Cox Conserves Heroes
2014 Cox Conserves Heroes (names contain links to videos)
Arizona: Greg Clark uses his engineering expertise to save the area’s burrowing owls that nest underground. The burrows are often crushed by heavy equipment, so he has led hundreds of volunteers in a movement to create artificial burrows. More than 500 displaced owls have successfully been relocated. Nonprofit of choice: Wild At Heart.
Louisiana: Matt Thomas helps preserve Baton Rouge’s lake system to provide a safe, healthy and beautiful setting for local citizens and visitors to enjoy. He organizes work days to remove invasive plants and debris that cause water quality problems. The area is frequently used by fans attending sporting events, so Thomas installed trash bins to prevent littering. Nonprofit of choice: The University Lakes Improvement and Preservation Association (TULIPA).
Orange County: Frank Capolupo brings educational tours to life for children, inspiring them to learn more about the ocean and how it impacts our lives. He also speaks at local clubs and organizations about the importance of environmental education and ocean awareness. Nonprofit of choice: Ocean Institute
Santa Barbara: Inspired by her two-year old daugher, Rebecca Claassen used her healthcare background to educate local citizens on the impact of toxins in the local water supply. She’s been the catalyst behind creating a group of informed and engaged volunteers who promote clean water. Nonprofit of choice: Environmental Defense Center.
San Diego: Mel Lions cultivates, empowers and educates sustainable food communities within San Diego. He mentors students and other volunteers in farm tasks and interactive tours at Wild Willow Farm. By teaching sustainable food practices, he is affecting the way food is grown and reducing negative impacts to the local ecosystems. Nonprofit of choice: San Diego Roots Sustainable Food Project.
Virginia: Brian Batteiger builds new trails and prevents erosion on older trails. His work enables outdoor exercise and connects hikers and mountain bikers with areas such as Carvins Cove. His volunteer work with Pathfinders for Greenways extends beyond trail building to include website development, equipment maintenance and volunteer recruitment. Nonprofit of choice: Pathfinders for Greenways
2013 Cox Conserves Heroes
Arizona: Brad Lancaster educates the community on the benefits of rainwater harvesting and planting native, food-bearing shade trees. He leads a team of volunteers to provide neighbors with fresh and nutritious local food products. His annual tree planting events have resulted in 1,500 new trees. Nonprofit of Choice: Desert Harvesters and Green Infrastructure Planning
Atlanta: John Gordon's volunteer work helps reduce crime, establish greenspace, clean up trash and empower residents for sustainable change. He leads the Teen Summer Clean Up Program where local teens help beautify the neighborhood. He also transformed a vacant lot into the English Avenue Community Urban Farm to provide greenspace and access to fresh produce. Nonprofit of choice: Friends of English AvenueLouisiana: Bart Everson's volunteer service has been critical in creating a rail-to-trail opportunity in the heart of New Orleans. The 3.1 mile trail links the French Quarter, Tremé, Mid City and Lakeview to create a safe non-motorized transportation route. An annual hike of the route has grown from 3 to 400 participants. Nonprofit of choice: Friends of Lafitte Corridor.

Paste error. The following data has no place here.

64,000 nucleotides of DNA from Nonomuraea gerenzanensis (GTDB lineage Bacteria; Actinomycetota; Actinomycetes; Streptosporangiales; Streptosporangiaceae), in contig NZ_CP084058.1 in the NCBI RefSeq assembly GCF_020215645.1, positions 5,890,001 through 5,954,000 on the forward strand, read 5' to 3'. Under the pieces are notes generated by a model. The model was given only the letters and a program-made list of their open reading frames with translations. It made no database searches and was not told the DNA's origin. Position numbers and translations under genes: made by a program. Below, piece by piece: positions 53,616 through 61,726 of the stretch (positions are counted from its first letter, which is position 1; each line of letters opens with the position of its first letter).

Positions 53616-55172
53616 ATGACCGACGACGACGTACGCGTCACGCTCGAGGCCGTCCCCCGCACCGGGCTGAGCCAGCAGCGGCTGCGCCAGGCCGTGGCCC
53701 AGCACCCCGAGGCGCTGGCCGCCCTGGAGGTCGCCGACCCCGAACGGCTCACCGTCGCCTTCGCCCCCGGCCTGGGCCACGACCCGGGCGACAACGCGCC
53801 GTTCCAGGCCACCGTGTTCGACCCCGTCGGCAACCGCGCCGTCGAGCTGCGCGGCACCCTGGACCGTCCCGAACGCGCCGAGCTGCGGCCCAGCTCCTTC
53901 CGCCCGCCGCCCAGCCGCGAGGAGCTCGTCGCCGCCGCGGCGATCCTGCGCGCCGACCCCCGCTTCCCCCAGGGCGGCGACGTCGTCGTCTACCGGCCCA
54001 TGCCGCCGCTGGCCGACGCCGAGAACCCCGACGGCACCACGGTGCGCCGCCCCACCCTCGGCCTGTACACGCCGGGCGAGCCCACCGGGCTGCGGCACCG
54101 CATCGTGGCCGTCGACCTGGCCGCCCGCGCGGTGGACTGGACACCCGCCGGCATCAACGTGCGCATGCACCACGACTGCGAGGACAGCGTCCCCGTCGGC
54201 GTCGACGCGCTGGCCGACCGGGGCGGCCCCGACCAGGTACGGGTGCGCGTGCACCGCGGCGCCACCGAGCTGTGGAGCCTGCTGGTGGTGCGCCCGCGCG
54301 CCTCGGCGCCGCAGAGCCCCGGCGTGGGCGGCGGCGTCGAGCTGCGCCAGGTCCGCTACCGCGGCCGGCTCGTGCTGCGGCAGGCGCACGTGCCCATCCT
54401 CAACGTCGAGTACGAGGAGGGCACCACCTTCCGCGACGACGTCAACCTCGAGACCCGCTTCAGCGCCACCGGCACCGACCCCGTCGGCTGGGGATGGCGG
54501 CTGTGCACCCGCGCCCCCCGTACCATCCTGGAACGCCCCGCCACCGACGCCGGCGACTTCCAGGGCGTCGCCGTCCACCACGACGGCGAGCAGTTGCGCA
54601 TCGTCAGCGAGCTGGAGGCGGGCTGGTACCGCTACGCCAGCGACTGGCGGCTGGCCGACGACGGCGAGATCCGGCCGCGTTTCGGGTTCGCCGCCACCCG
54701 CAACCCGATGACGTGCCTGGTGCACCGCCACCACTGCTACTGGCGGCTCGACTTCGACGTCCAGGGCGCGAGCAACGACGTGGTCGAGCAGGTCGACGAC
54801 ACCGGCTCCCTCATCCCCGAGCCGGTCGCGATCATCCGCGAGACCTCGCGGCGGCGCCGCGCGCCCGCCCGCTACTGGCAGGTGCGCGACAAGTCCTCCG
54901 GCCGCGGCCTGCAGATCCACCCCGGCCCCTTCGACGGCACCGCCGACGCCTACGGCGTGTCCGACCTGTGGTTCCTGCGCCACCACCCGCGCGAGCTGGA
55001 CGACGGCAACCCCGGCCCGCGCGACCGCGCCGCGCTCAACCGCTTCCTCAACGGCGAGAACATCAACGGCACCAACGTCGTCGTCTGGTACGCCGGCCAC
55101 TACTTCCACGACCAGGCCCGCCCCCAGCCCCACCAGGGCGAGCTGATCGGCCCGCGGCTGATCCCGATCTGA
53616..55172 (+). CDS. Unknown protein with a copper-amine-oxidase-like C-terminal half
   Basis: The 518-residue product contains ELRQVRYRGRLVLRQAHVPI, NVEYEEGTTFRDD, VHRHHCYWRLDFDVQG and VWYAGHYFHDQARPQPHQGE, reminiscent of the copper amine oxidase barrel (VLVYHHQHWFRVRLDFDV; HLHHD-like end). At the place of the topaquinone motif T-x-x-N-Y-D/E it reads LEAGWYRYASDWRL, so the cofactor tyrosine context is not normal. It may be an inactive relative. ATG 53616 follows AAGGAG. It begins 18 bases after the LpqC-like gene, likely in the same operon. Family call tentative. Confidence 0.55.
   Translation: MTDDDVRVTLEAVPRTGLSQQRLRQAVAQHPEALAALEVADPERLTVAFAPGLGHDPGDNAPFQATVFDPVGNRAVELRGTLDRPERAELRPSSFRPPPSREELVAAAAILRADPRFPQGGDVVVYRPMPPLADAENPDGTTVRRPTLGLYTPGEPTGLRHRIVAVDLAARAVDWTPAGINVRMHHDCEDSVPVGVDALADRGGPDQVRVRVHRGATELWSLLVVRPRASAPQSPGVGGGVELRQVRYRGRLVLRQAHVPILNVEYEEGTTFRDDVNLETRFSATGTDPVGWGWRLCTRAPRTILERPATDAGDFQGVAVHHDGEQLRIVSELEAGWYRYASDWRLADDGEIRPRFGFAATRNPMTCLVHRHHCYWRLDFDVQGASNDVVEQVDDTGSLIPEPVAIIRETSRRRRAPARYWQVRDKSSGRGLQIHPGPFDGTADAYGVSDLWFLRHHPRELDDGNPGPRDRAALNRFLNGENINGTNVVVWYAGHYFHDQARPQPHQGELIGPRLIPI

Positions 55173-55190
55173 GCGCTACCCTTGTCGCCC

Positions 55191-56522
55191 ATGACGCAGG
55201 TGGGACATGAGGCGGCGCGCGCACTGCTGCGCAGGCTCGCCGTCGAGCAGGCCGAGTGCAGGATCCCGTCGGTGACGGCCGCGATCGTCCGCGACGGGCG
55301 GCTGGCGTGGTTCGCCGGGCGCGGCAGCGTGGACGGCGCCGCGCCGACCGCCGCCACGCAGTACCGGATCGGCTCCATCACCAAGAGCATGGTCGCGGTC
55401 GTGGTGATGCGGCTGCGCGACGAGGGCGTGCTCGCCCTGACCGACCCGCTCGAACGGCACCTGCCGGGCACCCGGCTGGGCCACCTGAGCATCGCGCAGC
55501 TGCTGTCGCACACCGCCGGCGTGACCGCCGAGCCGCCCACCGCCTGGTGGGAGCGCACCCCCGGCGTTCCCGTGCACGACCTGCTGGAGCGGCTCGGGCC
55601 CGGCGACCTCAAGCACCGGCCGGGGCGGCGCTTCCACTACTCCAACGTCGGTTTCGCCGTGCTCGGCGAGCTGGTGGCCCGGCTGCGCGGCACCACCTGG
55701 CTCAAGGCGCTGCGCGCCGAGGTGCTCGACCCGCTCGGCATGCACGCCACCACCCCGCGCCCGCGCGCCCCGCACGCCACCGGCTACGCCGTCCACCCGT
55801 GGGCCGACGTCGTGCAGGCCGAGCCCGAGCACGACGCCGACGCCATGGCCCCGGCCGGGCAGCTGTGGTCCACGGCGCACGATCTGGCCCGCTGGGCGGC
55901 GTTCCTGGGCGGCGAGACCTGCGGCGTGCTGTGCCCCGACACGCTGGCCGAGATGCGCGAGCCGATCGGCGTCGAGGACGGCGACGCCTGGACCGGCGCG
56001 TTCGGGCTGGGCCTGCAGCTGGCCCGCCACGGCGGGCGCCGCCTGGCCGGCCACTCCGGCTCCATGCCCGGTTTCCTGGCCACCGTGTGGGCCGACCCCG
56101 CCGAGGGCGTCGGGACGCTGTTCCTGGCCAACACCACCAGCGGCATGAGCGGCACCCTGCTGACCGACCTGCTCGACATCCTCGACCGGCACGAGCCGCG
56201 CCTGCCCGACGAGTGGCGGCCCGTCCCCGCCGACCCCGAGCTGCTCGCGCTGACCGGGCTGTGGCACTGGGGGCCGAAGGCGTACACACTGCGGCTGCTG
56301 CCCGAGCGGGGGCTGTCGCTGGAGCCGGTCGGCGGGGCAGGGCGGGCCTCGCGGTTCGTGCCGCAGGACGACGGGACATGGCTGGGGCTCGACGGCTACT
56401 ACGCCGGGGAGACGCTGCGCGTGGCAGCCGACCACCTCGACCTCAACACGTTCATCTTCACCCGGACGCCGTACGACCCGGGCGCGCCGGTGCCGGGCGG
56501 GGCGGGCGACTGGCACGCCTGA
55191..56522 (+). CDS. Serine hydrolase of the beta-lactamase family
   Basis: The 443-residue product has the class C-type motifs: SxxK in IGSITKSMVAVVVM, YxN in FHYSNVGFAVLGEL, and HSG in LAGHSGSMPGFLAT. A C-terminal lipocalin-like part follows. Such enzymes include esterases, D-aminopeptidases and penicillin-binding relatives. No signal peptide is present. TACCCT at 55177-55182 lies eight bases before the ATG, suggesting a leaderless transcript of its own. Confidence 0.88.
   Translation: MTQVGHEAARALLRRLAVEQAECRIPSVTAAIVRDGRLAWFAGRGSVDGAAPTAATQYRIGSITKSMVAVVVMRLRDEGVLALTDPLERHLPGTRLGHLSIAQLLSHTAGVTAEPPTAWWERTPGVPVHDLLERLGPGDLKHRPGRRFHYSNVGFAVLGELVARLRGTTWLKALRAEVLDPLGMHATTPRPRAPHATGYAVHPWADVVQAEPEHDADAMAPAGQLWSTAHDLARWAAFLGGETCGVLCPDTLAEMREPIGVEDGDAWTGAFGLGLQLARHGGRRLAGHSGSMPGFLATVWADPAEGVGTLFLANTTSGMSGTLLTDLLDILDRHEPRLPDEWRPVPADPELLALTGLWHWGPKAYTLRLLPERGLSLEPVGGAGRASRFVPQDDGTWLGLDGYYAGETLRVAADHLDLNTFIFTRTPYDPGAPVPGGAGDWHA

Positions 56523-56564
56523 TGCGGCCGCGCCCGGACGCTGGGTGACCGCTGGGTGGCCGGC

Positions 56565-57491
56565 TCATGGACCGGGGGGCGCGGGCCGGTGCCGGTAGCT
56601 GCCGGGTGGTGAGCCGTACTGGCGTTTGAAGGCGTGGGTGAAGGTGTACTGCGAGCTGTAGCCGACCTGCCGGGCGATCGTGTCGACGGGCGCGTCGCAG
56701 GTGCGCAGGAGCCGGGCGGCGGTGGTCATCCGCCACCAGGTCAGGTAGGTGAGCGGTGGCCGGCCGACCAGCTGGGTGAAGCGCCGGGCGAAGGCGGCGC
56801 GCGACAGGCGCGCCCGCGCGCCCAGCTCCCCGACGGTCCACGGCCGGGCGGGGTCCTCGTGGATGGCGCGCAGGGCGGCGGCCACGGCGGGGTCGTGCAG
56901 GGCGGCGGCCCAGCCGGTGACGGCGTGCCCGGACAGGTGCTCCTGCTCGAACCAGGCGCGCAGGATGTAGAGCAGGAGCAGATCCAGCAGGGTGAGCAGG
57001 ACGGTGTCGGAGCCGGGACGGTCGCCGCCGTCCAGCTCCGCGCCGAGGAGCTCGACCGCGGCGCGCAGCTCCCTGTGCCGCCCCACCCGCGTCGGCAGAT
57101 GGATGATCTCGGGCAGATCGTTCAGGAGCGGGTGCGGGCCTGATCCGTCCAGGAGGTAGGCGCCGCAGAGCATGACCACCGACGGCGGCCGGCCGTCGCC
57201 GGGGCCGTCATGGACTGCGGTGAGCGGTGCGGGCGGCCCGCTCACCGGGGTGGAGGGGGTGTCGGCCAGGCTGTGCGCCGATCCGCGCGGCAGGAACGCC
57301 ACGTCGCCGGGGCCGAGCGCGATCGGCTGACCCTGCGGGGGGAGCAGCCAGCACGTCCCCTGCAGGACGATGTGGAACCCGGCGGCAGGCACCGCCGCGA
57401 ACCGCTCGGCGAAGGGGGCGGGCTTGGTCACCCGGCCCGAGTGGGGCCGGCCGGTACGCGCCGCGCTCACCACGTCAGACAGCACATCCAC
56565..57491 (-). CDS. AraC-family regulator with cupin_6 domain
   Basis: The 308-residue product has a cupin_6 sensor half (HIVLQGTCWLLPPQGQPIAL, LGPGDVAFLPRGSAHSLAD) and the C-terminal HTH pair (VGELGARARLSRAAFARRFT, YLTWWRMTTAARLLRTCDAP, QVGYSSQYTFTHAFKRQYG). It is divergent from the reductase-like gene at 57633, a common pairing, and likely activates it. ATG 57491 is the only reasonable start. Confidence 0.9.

Orange County: Alice Apkarian has volunteered weekly for the past five years as a museum docent at the Environmental Nature Center, helping to increase the community’s knowledge, understanding and appreciation of the natural world. She volunteers mostly “behind the scenes,” supporting staff as they educate more than 18,000 students who visit the center each year. Nonprofit of choice: Environmental Nature CenterSan Diego: As a member of the River Rescue team and San Diego River Park Foundation volunteer corps, Barbara Palan has worn a broad range of hats, from answering phones and serving as a native plant docent to leading hikes and planting trees. Nonprofit of choice: San Diego River Park Foundation
San Francisco Bay Area: Lynn Adams' strong leadership, tireless enthusiasm and hard work are major reasons why Pacifica’s beaches are clean. She is a powerful advocate for clean oceans to protect marine species, and her passion has inspired thousands to join her quest. She leads PBC’s Earth Day activities, which included more than 8,500 volunteers in 2013. Nonprofit of choice:Pacifica Beach Coalition
Santa Barbara: Susan Epstein is an advocate for conservation practices that have led to greener and healthier environments for thousands of children in the Goleta Valley. As a parent and Goleta School Board member, Epstein led efforts to eliminate pesticides in 120 acres of playing fields used by the district’s 4,000 students and community groups. The district’s use of alternative green practices has become a model for other county agencies and districts. Nonprofit of choice: Center for Sustainability at Santa Barbara City College
Virginia: Bill Gordge has helped maintain Roanoke’s section of the Appalachian Trail for three decades. He helped design, build and expand the local trail network, while also teaching crews and students about sustainable trail construction. His goal is to get people of all ages outdoors to appreciate the beauty of nature. Nonprofit of choice: Pathfinders for Greenways
2012 Cox Conserves Heroes